Thursday Tales and Traditions

Tonight I’ll have the opportunity to speak at my alma mater, Texas A&M University-Commerce. This is where I met my husband. This is where my parents met. And this is where my grandfather attended to start this legacy. I hope that one day my kids will have the opportunity to walk the grounds as students, too. While the name has changed multiple times (originally East Texas Normal College, which was a teachers’ college), the traditions have remained the same.

TAMUC isn’t a very large school. There are around 15,000, which is a size I absolutely love. I felt like we knew nearly everyone. I had the opportunity to be involved as much as I wanted. The bar is set high for all students there, and it’s constantly being destroyed. The Lions are the 2017 Divion II National Champions. That’s wonderful in and of itself. However, the school has numerous sporting teams ranked in the top 10. They excel academically, too. To say I’m honored to be chosen to speak on business etiquette at this school is a vast understatement.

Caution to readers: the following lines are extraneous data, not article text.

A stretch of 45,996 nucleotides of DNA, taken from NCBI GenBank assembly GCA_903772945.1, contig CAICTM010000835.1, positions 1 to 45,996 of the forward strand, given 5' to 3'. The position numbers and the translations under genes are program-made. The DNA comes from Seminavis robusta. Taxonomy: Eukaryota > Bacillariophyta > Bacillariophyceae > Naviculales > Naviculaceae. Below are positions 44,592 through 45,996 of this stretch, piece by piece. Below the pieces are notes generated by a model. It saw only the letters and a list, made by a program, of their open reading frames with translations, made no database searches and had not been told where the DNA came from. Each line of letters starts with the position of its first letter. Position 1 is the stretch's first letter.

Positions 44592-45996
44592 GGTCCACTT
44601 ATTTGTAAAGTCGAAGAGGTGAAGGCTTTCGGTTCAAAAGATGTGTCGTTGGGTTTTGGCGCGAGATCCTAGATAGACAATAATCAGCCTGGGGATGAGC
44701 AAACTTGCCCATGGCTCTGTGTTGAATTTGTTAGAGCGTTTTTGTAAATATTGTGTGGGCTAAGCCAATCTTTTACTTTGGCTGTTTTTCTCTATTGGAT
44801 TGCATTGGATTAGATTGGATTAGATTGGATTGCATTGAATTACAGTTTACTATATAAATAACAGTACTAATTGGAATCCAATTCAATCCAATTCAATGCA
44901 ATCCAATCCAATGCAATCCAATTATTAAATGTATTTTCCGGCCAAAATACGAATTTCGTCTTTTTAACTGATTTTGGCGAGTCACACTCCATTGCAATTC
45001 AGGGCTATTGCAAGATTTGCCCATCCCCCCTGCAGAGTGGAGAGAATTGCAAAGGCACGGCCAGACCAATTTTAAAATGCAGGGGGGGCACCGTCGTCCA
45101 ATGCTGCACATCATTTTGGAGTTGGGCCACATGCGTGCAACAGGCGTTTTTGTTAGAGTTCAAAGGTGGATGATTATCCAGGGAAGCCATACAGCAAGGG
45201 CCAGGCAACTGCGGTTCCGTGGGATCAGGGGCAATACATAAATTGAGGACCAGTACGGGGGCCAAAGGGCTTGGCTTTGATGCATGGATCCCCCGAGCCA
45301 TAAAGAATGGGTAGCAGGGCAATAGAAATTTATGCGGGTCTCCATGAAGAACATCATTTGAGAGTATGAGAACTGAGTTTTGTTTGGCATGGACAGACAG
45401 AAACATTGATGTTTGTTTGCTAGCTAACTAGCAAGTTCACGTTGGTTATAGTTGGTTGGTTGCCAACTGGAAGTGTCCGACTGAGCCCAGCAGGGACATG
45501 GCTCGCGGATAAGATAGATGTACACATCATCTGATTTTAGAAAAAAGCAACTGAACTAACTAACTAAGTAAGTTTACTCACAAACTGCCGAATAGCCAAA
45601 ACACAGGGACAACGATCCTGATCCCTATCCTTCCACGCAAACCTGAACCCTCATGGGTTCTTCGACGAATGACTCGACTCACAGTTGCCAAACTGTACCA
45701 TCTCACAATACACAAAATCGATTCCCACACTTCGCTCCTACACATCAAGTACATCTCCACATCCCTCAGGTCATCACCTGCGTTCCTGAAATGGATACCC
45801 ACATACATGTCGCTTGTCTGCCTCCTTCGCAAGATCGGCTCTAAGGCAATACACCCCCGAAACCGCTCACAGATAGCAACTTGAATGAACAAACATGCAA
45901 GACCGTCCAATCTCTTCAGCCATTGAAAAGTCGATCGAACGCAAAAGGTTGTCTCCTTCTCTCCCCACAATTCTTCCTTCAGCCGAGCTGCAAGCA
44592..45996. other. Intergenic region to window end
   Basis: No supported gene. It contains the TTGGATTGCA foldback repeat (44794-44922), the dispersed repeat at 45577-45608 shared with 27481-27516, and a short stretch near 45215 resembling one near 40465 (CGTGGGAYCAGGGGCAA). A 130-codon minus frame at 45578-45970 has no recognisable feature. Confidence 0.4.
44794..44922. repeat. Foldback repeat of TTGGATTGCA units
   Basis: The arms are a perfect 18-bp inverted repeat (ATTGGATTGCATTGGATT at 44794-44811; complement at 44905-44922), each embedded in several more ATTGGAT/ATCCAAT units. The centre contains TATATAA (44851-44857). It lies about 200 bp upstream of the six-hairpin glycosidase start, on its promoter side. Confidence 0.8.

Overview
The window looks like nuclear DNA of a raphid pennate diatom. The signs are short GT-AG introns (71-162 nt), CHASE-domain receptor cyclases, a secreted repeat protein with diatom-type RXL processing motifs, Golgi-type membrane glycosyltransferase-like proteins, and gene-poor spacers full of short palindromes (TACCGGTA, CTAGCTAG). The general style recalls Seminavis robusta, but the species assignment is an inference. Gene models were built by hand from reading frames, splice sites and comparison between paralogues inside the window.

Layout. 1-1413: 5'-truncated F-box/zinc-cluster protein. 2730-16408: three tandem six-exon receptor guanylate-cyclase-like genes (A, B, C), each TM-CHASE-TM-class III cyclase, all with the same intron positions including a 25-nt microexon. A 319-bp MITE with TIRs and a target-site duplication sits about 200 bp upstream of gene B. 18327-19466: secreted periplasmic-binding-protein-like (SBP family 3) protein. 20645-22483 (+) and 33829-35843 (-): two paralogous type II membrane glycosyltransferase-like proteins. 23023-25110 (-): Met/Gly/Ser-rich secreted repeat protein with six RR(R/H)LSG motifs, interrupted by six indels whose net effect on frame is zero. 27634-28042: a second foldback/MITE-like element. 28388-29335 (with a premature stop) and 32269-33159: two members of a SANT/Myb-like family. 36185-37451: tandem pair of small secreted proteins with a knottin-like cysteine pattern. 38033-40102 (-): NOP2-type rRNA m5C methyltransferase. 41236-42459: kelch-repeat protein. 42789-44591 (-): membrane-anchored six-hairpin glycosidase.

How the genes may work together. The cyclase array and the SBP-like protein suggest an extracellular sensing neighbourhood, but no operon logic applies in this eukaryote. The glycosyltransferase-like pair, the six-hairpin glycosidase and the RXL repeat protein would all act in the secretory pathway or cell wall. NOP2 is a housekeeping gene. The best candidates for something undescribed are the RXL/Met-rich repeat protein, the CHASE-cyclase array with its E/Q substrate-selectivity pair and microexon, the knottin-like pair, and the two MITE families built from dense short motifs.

I always lead any speaking engagement with the statement that I teach Southern etiquette. What is so different about Southern etiquette? Well, white after Labor Day or before Easter is a primary difference. Another difference is that in business etiquette, women remain the “more important person,” all other things equal. Southern etiquette also places a much higher emphasis on tradition.

If you’ve been keeping up with the news lately, you know a new royal baby has been born. Even as an American I love this. It reminded me of one of my favorite Southern etiquette books, though. A Southern Belle Primer: Why Princess Margaret Will Never Be a Kappa Kappa Gamma.